The best crime thrillers that offer more than just thrills

Who am I?

Ever since taking a college course in film noir, I've been in love with the cigarette-smoking, fedora-wearing, wisecracking tough guys (and gals) who inhabit the darkest corners of the modern world’s back alleys. The protagonist of Tears for the Dead, Bonnie Parker – named for the distaff half of Bonnie and Clyde – is my modest way of paying homage to this tradition, and incidentally having a lot of fun in the process.


I wrote...

Tears for the Dead

By Michael Prescott,

Book cover of Tears for the Dead

What is my book about?

It takes a killer… to stop a killer. That’s how crime lord Armin Petrossian sees it when he summons Bonnie Parker to his palatial home on Christmas Eve. Petrossian has personal reasons to take care of the serial killer known as the Man in the Moon. And Bonnie—a private investigator on the Jersey Shore who moonlights as a freelance assassin—seems like the perfect choice for the job. 

But the Man in the Moon has secret accomplices who are playing their own deadly game. And they don’t intend to let anyone spoil their holiday plans....

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The books I picked & why

Book cover of The Last Coyote

Michael Prescott Why did I love this book?

Michael Connelly says he wrote the Harry Bosch series in the hope that, over time, readers would come to know Harry like a brother. The early entries expertly balance Bosch’s work as an LAPD homicide detective with his complex personal story. None of them does this better than The Last Coyote, which gives us new insight into Harry’s broken childhood. And on a personal note, the title never fails to remind me of my years in Los Angeles, when I would drive into the Hollywood Hills at night and sometimes come across a lone coyote, its eyes gleaming in my headlights.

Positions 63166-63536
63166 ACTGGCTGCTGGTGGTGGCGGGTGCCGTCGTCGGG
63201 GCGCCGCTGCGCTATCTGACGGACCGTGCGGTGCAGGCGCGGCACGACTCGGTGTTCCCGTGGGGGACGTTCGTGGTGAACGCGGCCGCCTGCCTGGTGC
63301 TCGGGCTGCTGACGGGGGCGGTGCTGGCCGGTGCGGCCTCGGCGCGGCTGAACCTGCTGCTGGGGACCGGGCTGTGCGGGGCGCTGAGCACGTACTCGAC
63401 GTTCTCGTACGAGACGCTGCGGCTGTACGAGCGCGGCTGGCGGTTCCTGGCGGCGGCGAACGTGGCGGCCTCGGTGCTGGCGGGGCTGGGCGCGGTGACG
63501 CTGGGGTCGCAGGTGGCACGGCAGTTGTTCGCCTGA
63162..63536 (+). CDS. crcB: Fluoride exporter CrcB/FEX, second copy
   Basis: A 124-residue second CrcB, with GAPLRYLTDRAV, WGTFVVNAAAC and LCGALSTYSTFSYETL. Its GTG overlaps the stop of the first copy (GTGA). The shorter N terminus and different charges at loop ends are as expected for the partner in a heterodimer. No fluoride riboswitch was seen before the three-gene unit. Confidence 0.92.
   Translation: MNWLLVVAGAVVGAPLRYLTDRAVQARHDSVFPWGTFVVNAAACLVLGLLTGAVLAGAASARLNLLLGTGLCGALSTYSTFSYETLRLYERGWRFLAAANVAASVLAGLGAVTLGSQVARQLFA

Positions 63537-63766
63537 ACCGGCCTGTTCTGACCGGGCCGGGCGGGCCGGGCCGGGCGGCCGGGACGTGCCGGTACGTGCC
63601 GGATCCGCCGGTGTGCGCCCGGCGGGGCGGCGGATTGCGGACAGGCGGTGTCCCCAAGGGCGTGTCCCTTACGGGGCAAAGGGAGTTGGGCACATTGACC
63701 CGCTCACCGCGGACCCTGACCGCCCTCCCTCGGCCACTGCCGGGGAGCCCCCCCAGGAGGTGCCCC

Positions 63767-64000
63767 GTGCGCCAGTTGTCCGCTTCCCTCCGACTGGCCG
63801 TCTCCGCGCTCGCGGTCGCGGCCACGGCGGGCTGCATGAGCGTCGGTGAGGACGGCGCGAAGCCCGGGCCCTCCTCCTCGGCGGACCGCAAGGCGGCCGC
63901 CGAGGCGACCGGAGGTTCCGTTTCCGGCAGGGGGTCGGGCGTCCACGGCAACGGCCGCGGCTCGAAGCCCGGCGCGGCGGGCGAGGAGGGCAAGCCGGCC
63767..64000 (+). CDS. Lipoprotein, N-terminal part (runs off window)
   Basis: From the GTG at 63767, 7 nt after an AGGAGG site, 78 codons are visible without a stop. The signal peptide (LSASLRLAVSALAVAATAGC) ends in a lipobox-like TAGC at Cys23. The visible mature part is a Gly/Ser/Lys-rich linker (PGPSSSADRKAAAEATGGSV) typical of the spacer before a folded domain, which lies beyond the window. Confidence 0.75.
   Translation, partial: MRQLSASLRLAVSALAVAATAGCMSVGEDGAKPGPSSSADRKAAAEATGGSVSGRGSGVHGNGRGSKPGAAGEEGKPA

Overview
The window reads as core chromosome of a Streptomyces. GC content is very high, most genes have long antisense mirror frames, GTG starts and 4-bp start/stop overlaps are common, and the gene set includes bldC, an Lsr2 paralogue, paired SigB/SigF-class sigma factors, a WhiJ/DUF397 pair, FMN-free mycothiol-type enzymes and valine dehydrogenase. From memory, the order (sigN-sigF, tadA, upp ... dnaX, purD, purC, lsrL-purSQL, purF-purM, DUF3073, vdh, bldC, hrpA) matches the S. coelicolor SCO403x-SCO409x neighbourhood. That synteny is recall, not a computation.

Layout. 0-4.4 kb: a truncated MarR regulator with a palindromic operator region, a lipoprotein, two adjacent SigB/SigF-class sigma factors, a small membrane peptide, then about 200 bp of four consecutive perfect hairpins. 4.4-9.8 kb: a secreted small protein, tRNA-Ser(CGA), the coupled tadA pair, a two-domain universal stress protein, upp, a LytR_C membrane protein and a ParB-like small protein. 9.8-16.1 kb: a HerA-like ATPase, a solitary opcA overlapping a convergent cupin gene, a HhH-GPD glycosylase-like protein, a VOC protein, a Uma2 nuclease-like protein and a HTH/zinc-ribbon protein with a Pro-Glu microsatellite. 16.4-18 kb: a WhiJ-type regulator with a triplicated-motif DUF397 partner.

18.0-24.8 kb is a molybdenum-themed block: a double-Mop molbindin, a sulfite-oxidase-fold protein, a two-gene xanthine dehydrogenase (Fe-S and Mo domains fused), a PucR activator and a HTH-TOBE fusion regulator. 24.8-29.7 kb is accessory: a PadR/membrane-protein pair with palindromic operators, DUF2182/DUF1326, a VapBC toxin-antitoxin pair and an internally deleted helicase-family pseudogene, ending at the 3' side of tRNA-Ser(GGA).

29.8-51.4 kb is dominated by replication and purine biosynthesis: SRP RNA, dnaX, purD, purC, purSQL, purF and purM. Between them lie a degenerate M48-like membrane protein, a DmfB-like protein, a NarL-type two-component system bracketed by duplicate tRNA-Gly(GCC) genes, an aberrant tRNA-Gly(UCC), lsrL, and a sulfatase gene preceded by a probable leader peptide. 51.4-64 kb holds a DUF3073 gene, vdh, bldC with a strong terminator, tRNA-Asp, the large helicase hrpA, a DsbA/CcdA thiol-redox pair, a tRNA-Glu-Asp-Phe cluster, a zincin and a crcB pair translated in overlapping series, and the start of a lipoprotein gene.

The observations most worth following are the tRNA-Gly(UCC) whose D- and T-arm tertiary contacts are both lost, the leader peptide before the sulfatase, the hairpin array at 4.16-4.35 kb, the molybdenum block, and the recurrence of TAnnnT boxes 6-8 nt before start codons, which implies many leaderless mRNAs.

By Michael Connelly,

Why should I read it?

2 authors picked The Last Coyote as one of their favorite books, and they share why you should read it.

What is this book about?

LAPD detective Harry Bosch is down on his luck - his house is condemned in the aftermath of the earthquake, his girlfriend has left him and he has been suspended for attacking his superior officer.

To occupy time, he examines the old case files covering a murder which took place on October 28, 1961. The victim was Marjorie Phillips Lowe - his mother . . .

The case forces Bosch to confront the demons of the past, and as he digs deeper into the case, he discovers a trail of cover-ups that lead to the high-ups in the Hollywood Hills…


Book cover of Dirty White Boys

Michael Prescott Why did I love this book?

From its shocking first paragraph to its explosive conclusion, Dirty White Boys is a daring, almost insanely ambitious tour de force. Loosely inspired by the saga of Bonnie and Clyde, the book follows a ragtag band of escaped convicts on a wild multi-state crime spree. In his later books, Hunter may become a bit too caught up in the minutiae of firearms, but here he’s focused on characters and human drama. This book showed me that I had to up my game and aim higher. 

By Stephen Hunter,

Why should I read it?

3 authors picked Dirty White Boys as one of their favorite books, and they share why you should read it.

What is this book about?